MA Sick Leave Law Starts Now

We all want good health – for our business and our employees – but sickness happens.  The Massachusetts earned sick time law now requires time off, paid or unpaid, as accrued for routine or emergency medical visits and travel time to care for an ill family member or to address domestic violence. The law as in effect on July 1 requires 40 hours of paid or unpaid sick leave, etc. accrued at the rate of 1 hour per 30 hours worked. It covers all employees in MA. The Safe Harbor Rules allow 30 hours as the amount of leave for those with appropriate policies already in effect. The cut-off for paid leave is 11 or more employees. Enforcement is under the state’s Wage Act with mandatory triple damages. Business must take care to post / give the required notice and otherwise implement the law.

The Attorney General’s June 19, 2015 Regulations provide notice rules, acceptable documentation of leave and disciplinary steps. They prohibit employees’ inappropriate use before or after vacations, etc. or to be late from work. They clarify that leave is to be concurrent and not additional to other leave. You must adapt many of the new protections as part of your policy.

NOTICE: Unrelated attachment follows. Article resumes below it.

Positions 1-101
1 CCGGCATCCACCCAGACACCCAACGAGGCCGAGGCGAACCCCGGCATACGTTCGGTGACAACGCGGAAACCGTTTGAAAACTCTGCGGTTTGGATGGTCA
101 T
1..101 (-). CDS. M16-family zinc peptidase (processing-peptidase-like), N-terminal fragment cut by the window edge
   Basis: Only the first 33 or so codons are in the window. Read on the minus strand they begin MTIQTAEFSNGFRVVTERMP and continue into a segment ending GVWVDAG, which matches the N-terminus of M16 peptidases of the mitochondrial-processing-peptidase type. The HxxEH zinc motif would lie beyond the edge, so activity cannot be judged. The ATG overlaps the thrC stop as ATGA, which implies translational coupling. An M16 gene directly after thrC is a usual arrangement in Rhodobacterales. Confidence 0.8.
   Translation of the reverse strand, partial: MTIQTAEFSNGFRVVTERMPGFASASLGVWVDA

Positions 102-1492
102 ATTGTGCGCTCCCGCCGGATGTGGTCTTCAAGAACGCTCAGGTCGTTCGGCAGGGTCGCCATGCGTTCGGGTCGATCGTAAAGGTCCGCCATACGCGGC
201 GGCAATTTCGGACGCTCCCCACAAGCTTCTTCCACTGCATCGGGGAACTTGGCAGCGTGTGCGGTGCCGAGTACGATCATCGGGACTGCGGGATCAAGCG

Employees notice of the need for leave. When the need is foreseeable, employees must try to provide advance notice of up to seven days (e.g. under an employer’s existing notice system if it meets the purposes of the law.) An employer without a notice policy must set one up. If the leave is not foreseeable, employees can give notice ASAP.


*Seven Steps for Employers: 1) Review / adopt a notice system that employees can use for needed sick leave / domestic violence leave, 2) Determine whether employees will be entitled to paid versus unpaid leave based on the 11-employee test, 3) Adapt carryover, cap, and use, attendance and anti-retaliation provisions, 4) determine if your present leave policies, for example, existing sick leave, vacation, etc. will substitute for paid sick time, 5) Provide employees with a copy of the notice issued by the Attorney General and post it, 6) Add policy provisions to give your company protections in an existing Employee Handbook or set up an Employee Handbook,**  6) Ensure systems are set up to calculate & track earned and used sick leave / domestic violence leave time,  & 7) Train managers, HR and payroll about the requirements.

**Call us with any questions or for copies of the Regs.  We have a template, part of our “plain language” Employee Handbook to be tailored to your needs.  If you had a policy, take advantage of the Safe Harbor rules, as they came out “after the fact,” and, if not, have a complete policy, both based on the clarifications in the June 19 Regulations.